Sports Science: What Separates the Good from the Great?

Our Year 13s looked at the experiences of Polar Explorer Ben Saunders as part of their AS Sports Science Course just before half term. Intrigued by what differentiates a good athlete from a great athlete, Ursula reached out to Ben on social media to find out more.

By Ursula C (Year 13)

As a sport science student, I have often wondered what exactly goes on in the minds of the elite athletes, record breakers and world champions. These wildly successful people seem to have no trouble training for hours on end and pushing themselves to the absolute limit; so what is their secret? The answer in my opinion is mindset, specifically motivation. It is motivation that separates the good from the great. 

There is no denying that natural talent is often an important factor in being successful at a given sport or activity however, it will only take you so far. The rest of success is fuelled by a person’s motivation; that inner drive that allows them to push their bodies beyond its capabilities and then some. So, what really is motivation in that case? Well, motivation can be defined as the internal mechanisms and external factors that stimulate and direct our behaviour. Put simply, motivation is what pushes us to learn, develop and achieve our goals, whether it be running 5km or walking across the arctic; it is our reason why. 

There are two types of motivation; you have the intrinsic motivation and the extrinsic, and it is usually a combination of both that keeps us all ticking. Intrinsic motivation is the internal drive that encourages you to succeed, ranging from feelings of pride when you achieve something to just loving whatever it is that you do. Ultimately, internal drive is a collection of your thoughts and feelings that are responsible for your motivation, think of it as your own personal cheerleader; a voice in your head telling you ‘you can’. But to give all the credit to intrinsic motivation would be ignoring the elephant in the room; the reward. Though it may be hard to admit, the shiny medal at the end of a race or the opinions of others can greatly influence us and our behaviour. After all, a lot of what we do is powered by the desire to be recognised and praised; in a way I think it is part of human nature. These external factors are what is known as extrinsic motivation. Some may view these factors as the slightly more selfish ones, such as trophies, titles and recognition, however, this motivation also comes in the form of pressure from our peers, the expectations of our family as well as simply not wanting to let down a friend. All of us in some way or another experience motivation, albeit in different forms, but someone I believe we can all learn a lot from is the Polar explorer Ben Saunders.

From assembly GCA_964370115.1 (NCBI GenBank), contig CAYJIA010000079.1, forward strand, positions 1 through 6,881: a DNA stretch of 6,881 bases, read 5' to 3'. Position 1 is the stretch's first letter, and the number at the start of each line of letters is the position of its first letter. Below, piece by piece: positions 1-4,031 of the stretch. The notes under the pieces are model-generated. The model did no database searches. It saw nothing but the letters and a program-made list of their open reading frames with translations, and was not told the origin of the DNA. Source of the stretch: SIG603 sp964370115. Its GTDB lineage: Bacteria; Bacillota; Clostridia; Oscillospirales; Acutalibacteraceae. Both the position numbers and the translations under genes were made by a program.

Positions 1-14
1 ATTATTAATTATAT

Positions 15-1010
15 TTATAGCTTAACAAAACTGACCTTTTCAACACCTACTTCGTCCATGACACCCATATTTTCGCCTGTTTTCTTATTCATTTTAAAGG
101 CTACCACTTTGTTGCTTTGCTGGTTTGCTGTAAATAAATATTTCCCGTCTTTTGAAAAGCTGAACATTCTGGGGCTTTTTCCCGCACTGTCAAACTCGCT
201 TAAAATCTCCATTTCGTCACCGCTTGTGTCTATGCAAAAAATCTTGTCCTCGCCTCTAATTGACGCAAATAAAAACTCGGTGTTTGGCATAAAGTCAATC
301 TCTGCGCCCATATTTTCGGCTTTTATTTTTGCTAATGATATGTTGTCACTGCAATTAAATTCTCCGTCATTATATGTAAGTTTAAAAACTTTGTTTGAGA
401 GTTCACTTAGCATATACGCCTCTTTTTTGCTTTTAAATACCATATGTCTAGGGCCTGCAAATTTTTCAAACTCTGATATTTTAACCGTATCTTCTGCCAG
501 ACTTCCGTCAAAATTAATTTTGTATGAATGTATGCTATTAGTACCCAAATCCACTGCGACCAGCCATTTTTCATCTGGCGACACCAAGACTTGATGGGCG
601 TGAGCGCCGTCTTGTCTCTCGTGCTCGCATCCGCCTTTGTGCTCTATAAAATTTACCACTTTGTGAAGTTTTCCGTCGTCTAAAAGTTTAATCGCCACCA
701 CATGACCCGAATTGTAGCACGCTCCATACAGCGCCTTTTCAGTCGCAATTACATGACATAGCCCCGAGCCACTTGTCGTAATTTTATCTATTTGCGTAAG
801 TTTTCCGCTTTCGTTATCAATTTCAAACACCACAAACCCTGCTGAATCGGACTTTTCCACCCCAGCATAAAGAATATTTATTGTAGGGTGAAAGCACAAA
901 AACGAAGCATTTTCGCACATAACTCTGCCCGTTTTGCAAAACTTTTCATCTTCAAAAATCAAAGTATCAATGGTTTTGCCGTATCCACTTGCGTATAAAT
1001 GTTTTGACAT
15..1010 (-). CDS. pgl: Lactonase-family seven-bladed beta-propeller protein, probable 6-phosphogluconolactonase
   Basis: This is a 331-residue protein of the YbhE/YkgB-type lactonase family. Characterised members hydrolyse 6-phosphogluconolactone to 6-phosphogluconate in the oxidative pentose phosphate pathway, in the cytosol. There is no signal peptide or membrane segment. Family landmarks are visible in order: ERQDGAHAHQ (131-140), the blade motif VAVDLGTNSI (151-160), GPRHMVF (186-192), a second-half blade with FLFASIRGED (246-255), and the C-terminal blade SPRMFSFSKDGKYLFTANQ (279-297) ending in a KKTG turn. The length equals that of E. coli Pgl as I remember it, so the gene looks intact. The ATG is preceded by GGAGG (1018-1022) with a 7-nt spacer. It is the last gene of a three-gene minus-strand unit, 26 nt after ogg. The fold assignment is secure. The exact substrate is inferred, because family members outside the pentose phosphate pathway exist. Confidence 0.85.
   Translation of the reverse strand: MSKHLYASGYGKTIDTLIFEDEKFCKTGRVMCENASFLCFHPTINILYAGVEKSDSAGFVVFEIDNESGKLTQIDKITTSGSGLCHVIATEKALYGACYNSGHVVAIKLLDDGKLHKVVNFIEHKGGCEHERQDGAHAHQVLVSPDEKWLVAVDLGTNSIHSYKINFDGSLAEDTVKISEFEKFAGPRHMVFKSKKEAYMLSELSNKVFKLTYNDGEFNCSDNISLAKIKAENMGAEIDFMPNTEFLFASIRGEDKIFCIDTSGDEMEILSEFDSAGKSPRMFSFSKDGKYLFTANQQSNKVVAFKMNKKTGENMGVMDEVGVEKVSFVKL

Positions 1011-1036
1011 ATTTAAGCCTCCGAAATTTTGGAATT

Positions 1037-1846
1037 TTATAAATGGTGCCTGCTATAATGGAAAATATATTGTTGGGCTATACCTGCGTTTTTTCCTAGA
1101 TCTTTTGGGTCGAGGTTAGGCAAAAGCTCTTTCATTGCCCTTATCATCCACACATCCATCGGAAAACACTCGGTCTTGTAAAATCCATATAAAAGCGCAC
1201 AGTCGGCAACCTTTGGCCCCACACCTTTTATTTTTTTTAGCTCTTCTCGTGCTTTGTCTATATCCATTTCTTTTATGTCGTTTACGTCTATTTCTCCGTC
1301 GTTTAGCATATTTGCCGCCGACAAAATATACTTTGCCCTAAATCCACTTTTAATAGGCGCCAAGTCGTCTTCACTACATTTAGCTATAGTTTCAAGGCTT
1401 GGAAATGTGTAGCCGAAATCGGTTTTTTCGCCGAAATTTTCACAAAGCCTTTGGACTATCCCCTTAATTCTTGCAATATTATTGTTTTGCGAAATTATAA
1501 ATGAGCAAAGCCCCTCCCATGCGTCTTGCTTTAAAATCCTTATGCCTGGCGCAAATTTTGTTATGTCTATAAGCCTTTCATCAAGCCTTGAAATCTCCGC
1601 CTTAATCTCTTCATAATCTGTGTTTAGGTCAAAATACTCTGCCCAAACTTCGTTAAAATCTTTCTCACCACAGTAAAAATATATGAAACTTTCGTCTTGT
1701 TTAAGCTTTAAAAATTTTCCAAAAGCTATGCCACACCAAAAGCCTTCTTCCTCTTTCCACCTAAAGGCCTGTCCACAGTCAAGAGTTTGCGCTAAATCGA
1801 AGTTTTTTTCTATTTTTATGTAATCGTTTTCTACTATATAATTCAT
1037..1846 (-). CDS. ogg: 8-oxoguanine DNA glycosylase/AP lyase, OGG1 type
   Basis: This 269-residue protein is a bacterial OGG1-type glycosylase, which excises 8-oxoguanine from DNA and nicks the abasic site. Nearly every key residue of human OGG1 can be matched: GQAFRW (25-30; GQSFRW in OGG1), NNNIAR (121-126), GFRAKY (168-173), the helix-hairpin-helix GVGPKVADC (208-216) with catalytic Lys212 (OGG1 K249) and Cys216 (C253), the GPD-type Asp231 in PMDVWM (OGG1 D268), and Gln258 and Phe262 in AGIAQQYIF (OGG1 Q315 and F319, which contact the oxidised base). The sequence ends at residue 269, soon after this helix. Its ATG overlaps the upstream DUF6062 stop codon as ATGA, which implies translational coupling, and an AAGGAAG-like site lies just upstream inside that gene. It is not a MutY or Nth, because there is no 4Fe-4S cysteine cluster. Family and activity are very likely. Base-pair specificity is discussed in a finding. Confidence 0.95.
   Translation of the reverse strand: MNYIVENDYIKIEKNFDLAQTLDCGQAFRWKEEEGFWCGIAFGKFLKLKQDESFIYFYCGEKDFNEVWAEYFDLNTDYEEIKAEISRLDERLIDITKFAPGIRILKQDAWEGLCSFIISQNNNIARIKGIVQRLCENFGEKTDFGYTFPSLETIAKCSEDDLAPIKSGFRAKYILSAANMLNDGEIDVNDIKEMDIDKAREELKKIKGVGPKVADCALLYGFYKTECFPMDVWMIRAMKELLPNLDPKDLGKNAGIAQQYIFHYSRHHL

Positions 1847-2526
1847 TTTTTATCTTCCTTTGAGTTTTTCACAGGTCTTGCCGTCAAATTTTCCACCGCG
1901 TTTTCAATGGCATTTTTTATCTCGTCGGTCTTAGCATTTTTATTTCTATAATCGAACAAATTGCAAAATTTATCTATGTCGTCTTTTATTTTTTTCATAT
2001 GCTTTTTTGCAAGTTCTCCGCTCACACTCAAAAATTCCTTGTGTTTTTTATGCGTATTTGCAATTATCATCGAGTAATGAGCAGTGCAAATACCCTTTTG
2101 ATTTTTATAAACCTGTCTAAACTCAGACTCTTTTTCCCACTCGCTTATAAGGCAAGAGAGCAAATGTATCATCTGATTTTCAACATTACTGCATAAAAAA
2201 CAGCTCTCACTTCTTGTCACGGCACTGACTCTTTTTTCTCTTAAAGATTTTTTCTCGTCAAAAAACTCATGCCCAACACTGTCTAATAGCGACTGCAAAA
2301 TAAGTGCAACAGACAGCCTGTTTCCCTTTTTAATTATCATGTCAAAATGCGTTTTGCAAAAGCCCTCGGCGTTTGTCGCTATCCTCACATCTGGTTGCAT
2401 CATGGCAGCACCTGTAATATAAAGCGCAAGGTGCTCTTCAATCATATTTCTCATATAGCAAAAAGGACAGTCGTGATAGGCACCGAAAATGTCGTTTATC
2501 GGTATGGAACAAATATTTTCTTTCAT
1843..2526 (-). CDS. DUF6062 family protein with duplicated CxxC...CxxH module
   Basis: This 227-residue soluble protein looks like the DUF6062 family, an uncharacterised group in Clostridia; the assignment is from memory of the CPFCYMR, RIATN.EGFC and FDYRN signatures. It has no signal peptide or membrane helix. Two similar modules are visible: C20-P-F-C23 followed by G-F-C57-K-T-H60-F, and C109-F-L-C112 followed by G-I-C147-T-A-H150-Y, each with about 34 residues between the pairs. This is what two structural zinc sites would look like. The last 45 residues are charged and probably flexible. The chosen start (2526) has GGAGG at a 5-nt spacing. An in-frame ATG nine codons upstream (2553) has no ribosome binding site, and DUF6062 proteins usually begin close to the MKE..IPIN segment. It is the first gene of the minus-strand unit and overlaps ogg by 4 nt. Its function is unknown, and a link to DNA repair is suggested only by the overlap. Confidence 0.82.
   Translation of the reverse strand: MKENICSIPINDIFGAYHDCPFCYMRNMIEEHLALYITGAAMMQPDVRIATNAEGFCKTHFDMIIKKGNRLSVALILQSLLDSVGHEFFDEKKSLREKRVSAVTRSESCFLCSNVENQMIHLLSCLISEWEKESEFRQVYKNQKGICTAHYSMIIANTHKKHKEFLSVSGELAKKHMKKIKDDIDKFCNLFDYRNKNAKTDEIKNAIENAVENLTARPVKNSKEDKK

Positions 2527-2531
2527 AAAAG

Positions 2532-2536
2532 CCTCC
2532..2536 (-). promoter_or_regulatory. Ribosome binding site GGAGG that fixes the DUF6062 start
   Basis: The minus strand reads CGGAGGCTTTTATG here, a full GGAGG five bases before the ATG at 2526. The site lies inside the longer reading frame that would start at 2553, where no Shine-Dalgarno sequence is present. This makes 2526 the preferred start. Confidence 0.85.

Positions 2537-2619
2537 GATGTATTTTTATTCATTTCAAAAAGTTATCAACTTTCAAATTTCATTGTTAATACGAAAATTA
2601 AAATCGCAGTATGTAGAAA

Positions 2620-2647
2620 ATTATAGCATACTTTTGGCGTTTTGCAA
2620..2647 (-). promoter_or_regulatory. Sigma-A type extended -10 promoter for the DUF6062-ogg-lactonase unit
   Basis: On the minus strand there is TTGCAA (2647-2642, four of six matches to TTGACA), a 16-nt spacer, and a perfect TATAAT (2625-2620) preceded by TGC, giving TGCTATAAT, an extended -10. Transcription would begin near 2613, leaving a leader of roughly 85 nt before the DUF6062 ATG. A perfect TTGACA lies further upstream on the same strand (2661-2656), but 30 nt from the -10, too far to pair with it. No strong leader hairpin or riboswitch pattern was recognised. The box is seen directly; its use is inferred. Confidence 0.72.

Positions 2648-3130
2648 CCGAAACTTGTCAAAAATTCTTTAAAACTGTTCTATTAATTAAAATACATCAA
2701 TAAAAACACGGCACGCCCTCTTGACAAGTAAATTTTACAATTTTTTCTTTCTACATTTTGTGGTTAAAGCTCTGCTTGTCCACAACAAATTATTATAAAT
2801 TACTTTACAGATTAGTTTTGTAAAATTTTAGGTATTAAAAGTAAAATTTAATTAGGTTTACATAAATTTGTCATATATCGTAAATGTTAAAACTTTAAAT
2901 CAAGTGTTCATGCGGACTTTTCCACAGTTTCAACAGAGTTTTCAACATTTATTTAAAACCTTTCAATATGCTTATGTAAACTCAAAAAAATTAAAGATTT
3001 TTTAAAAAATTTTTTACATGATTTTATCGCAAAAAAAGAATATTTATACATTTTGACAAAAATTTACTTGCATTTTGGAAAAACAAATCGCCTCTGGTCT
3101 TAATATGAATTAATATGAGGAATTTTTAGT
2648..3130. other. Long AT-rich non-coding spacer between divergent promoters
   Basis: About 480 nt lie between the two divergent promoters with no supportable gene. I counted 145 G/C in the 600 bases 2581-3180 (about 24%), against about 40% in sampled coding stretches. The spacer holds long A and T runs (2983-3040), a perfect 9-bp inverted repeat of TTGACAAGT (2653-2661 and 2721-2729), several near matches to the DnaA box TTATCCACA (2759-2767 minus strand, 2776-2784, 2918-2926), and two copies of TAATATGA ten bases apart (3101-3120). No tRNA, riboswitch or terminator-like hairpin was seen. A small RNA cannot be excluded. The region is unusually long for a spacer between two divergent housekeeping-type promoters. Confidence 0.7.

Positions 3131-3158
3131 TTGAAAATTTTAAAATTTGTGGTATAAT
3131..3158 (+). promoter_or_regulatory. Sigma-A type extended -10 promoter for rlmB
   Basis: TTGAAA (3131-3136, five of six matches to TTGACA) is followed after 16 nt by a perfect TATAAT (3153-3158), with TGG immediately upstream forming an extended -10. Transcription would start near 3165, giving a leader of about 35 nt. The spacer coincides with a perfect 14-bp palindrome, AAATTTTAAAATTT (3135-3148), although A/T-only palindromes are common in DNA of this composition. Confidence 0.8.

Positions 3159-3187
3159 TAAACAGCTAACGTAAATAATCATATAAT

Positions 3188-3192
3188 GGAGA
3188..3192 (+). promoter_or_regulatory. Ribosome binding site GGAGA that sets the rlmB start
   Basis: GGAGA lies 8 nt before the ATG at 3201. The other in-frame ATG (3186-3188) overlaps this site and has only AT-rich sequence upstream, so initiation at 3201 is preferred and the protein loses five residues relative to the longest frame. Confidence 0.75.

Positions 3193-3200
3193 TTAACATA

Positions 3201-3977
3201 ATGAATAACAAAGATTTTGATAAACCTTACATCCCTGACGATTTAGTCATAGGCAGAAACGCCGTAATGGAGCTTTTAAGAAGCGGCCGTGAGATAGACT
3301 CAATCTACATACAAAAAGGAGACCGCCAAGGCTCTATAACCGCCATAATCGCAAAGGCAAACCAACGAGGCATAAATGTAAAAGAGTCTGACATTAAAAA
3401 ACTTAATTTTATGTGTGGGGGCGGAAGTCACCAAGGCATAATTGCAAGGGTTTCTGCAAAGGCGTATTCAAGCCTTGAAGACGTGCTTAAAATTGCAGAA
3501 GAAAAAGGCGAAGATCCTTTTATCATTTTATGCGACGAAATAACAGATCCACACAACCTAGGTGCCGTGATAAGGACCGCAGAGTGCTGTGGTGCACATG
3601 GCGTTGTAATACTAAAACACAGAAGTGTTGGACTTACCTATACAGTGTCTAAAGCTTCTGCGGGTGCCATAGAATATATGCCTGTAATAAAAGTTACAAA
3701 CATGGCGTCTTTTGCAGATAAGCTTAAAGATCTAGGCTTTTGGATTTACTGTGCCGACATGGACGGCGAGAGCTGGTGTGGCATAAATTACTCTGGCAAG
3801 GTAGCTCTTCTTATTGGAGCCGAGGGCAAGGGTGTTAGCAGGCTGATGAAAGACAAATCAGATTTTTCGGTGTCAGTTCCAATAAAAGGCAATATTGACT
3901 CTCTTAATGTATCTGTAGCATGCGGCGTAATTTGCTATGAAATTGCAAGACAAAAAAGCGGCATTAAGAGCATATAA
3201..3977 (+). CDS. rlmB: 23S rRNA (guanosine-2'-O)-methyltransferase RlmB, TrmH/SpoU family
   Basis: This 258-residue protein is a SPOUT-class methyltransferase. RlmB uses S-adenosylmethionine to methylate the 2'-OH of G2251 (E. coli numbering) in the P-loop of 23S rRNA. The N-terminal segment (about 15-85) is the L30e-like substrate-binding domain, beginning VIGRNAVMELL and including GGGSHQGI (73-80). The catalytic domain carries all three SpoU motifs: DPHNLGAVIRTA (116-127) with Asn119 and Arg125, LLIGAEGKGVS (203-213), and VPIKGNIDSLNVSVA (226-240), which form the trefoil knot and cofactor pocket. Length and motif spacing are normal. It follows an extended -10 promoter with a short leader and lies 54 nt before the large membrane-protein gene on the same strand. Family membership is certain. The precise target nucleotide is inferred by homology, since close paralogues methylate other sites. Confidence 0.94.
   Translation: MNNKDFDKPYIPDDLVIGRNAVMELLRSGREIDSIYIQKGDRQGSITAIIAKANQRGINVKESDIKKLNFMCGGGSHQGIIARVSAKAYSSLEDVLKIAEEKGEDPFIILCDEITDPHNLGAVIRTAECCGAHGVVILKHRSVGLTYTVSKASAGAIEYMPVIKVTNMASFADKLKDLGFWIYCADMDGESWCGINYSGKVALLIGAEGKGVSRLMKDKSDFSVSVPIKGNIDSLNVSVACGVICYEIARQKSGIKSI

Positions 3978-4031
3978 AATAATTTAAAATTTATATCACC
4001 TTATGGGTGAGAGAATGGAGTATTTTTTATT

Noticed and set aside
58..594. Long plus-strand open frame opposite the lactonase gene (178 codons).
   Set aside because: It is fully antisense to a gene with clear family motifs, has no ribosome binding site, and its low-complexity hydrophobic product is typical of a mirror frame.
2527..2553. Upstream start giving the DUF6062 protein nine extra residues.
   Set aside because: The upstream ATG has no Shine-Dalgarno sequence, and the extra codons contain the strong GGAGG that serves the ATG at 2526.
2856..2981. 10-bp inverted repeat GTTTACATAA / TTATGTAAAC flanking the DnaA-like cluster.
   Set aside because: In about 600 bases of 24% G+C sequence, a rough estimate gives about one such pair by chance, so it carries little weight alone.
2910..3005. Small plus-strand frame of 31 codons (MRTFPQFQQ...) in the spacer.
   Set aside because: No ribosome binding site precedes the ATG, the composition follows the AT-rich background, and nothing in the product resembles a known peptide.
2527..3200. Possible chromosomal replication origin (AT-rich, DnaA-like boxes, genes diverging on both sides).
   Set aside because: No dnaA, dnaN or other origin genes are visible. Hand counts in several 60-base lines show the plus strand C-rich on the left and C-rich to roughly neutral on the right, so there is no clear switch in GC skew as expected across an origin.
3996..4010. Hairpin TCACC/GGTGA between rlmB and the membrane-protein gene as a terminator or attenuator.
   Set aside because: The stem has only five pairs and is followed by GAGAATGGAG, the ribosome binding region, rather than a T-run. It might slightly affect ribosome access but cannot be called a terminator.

Ben is known around the world for his extraordinary accomplishments including; leading the longest human-powered polar journey and covering vast amounts of the Arctic on foot. He is not only a record holder, but his achievements forced him to put his mind and body to the ultimate test as he endured extreme weather, hunger and exhaustion in many of his expeditions. In my eyes, Ben Saunders is the complete embodiment of motivation. Now you must be thinking; how on earth did Ben Saunders motivate himself all that time in those unforgiving and brutal arctic conditions? Well, I asked him and he was kind enough to reply via social media! Ben explained that a lot of his motivation was derived from those ever important external factors, in his case friendship. He told me ‘I felt a surprising amount of internal pressure to keep going for the sake of my teammate and great friend’ revealing his feelings of responsibility as he recalls, ‘I was aware how much he had committed and risked to be there with me, and how hard he was working, so a part of me didn’t want to let him down.’. What is particularly fascinating about Ben’s experience is that he was able to motivate himself through some of the toughest times in his life by allowing a teammate to hold him accountable, something quite simple but extremely valuable. As a rower myself, I have found that being part of a team and sharing goals with friends has been the ultimate motivator, particularly through some tough training sessions. Allowing myself to learn from crewmates and their dedication has always inspired me to stay motivated and it is not to be underestimated.

Now more than ever finding the motivation to challenge yourself and perform well feels like a near impossible feat when most of us are stuck indoors or are unable to always surround ourselves with those we love. However, finding yourself someone you can tackle a challenge with, whether it be a sibling or a virtual friend, is an amazing way to keep moving forward. 

In Ben’s recent article, ‘Lessons of lockdown, learnt on ice’, he describes how redefining success allowed him to maintain that intrinsic motivation, noting, ‘I used to see it as a finish line – the accomplishment of a goal. I now see it as continuing to strive well.’ In Ben’s eyes ‘the destination is the journey,’ meaning that we all need to learn to love the process a little more if we want to sustain our intrinsic motivation. 

Whilst you wouldn’t think there are many ways to relate to a polar explorer during lockdown, something Ben has definitely mastered is the art of motivation and there is a lot to be learned from his experience. Motivation during Coronavirus is all about finding someone to lean on and letting them hold you accountable because everything feels easier when you have a team cheering you on. 

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